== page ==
Anisotropy of callosal motor fibers in combination with transcranial magnetic stimulation in the course of motor development

Koerte I, Heinen F, Fuchs T, Laubender RP, Pomschar A, Stahl R, Berweck S, Winkler P, Hufschmidt A, Reiser MF, Ertl-Wagner B

Invest Radiol 2009 May;44(5):279-84

PMID: 19346962


OBJECTIVES: The corpus callosum (CC) represents a key structure for hand motor development and is accessible to investigation by diffusion tensor magnetic resonance imaging (DTI) and transcranial magnetic stimulation (TMS). To identify quantifiable markers for motor development, we combined DTI with TMS.

MATERIALS AND METHODS: We examined groups of 11 healthy preschool-aged children, 10 healthy adolescents, and 10 healthy adults with both, DTI and TMS/ipsilateral silent period (iSP). DTI-values for fractional anisotropy (FA) were calculated for areas I to V of the CC. ISP-values for latency, duration, and extent of electromyography suppression were calculated.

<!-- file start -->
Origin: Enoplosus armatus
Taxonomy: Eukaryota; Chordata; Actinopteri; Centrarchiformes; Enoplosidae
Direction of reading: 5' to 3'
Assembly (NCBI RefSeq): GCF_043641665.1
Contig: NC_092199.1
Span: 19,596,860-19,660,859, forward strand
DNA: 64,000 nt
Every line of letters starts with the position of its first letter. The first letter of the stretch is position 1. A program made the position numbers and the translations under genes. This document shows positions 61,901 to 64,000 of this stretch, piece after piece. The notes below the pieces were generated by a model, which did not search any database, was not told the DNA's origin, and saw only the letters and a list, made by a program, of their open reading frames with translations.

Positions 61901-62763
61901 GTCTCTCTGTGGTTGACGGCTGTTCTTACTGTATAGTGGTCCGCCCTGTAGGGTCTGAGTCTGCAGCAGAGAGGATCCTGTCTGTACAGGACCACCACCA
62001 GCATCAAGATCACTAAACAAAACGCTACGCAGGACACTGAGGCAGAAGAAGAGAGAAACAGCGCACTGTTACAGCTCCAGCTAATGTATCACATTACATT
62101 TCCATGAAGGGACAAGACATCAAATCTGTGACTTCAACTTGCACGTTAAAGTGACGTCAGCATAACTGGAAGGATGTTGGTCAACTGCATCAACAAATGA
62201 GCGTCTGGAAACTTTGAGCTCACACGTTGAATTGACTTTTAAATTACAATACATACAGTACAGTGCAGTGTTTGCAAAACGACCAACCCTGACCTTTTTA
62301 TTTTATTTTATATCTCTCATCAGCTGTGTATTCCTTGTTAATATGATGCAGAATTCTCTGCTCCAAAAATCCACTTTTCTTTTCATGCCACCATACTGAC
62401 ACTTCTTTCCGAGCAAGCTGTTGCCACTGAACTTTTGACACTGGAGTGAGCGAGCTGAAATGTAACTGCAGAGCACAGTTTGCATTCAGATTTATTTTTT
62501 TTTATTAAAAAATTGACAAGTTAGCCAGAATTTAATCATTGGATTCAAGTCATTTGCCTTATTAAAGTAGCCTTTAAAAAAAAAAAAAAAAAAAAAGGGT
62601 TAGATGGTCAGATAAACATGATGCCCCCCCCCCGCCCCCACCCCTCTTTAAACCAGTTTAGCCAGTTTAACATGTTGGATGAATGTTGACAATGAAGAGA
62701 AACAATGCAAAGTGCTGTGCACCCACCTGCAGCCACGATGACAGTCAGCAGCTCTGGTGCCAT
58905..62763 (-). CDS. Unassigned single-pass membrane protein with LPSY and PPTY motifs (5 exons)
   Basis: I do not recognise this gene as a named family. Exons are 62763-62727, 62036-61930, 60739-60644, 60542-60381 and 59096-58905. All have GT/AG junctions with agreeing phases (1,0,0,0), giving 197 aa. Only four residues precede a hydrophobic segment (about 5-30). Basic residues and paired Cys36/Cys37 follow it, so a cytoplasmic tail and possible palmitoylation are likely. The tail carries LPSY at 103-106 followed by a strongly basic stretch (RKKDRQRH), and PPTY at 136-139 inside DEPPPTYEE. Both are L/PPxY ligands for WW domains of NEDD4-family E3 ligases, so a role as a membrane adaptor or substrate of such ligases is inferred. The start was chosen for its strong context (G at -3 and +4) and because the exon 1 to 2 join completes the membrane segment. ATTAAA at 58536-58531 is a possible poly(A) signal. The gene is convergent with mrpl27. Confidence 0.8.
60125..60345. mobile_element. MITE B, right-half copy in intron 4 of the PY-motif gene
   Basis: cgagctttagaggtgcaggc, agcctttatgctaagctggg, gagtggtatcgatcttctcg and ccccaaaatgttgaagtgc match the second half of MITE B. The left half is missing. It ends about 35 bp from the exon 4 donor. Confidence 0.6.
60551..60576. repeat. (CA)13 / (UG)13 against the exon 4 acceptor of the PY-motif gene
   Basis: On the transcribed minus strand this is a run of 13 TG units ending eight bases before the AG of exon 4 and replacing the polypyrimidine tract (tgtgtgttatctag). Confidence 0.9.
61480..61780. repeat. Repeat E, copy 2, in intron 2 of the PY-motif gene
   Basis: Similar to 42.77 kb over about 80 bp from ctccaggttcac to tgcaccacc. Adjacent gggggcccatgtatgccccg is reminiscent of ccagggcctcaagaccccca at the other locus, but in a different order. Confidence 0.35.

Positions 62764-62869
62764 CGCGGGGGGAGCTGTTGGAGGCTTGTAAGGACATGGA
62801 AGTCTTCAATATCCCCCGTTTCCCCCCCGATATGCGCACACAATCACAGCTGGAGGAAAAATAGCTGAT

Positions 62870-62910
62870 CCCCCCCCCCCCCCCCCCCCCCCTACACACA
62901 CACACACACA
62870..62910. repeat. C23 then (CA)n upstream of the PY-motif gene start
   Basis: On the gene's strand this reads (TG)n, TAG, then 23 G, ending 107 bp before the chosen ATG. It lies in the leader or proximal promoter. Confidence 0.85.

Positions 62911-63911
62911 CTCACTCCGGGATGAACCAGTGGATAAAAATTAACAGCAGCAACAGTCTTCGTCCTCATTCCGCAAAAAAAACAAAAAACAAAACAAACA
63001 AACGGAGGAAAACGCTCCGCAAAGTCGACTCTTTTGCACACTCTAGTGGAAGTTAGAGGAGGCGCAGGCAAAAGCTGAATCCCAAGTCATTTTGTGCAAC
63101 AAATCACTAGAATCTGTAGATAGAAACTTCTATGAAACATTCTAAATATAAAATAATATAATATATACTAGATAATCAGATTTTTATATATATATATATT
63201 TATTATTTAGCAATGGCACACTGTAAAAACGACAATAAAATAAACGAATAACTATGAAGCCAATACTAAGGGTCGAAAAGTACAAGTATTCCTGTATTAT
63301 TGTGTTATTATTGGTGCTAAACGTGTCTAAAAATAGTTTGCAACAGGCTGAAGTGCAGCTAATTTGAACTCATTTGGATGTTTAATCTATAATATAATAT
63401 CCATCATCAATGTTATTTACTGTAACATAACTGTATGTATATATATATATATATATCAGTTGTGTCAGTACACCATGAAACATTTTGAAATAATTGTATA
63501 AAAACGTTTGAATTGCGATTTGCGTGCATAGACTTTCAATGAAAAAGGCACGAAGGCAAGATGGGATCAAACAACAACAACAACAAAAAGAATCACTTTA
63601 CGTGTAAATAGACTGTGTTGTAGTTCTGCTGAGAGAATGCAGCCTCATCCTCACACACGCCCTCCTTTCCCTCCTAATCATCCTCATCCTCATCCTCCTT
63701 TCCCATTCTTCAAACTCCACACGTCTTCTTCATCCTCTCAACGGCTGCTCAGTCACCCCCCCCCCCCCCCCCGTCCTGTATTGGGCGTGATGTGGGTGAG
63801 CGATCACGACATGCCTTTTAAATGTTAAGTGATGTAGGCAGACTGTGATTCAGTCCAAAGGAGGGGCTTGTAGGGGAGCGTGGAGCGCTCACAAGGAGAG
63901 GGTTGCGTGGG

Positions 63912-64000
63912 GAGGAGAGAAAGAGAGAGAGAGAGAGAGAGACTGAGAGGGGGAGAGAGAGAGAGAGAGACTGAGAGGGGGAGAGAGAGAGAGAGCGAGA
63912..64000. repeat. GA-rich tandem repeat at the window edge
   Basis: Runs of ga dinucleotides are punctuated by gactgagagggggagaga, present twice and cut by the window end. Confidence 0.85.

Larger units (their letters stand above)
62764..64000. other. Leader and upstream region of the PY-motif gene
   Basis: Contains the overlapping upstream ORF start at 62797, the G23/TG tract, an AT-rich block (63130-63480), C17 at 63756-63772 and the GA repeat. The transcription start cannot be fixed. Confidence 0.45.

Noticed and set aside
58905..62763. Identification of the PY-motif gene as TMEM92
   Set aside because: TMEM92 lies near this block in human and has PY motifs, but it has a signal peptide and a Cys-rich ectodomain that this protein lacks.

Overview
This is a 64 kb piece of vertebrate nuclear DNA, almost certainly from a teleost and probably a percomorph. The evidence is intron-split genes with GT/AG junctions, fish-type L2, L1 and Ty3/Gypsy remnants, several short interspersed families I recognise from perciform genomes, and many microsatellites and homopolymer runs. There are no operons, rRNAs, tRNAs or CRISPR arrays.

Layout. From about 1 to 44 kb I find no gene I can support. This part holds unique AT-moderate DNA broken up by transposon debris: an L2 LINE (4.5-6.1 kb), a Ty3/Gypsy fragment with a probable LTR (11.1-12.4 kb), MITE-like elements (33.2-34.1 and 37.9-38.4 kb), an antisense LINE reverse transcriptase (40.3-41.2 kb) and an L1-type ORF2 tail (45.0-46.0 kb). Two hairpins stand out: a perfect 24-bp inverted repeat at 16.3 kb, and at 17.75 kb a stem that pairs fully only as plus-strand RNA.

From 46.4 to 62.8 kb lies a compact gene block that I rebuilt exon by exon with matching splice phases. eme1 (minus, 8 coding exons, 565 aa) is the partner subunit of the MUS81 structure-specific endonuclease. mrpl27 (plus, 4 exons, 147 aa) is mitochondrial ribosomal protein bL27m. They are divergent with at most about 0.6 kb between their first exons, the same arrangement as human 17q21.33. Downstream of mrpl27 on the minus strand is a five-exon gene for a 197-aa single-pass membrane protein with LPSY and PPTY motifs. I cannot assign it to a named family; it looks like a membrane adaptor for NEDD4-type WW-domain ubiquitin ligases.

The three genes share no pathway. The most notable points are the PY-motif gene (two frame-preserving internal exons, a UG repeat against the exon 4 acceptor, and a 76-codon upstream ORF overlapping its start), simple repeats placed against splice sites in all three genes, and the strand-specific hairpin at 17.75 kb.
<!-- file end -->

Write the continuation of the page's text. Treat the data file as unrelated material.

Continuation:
RESULTS: FA was significantly lower in areas II to IV of the CC in children as compared with adults (P < 0.05). In area III, where callosal motor fibers cross the CC, FA differed significantly between children and adolescents (P < 0.05). TMS parameters demonstrated significant age-related differences in duration and extent of iSP (P < 0.05). No significant differences were detected regarding latency of iSP.

CONCLUSIONS: The maturation of callosal motor fiber connectivity seems to reflect the degree of interhemispheric inhibition between the motor cortices with anisotropy of callosal motor fibers being a potential marker for motor development.